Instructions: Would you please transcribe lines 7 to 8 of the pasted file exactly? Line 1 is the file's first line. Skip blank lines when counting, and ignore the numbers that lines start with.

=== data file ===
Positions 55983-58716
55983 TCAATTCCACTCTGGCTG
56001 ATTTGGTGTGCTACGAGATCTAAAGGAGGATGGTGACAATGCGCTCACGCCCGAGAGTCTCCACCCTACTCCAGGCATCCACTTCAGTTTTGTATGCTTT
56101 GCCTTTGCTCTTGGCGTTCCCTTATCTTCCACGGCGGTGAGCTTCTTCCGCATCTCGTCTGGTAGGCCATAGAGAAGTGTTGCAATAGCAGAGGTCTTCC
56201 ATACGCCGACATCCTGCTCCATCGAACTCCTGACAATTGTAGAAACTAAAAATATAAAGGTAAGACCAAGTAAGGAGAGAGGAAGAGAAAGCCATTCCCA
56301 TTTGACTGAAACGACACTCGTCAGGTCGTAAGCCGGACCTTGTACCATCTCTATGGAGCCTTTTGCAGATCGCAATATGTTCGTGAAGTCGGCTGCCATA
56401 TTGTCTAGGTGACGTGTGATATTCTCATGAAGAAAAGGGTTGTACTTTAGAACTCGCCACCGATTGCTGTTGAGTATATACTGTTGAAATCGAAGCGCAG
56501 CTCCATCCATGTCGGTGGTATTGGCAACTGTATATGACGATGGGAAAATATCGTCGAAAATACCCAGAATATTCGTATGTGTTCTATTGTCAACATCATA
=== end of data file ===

56401 TTGTCTAGGTGACGTGTGATATTCTCATGAAGAAAAGGGTTGTACTTTAGAACTCGCCACCGATTGCTGTTGAGTATATACTGTTGAAATCGAAGCGCAG
56501 CTCCATCCATGTCGGTGGTATTGGCAACTGTATATGACGATGGGAAAATATCGTCGAAAATACCCAGAATATTCGTATGTGTTCTATTGTCAACATCATA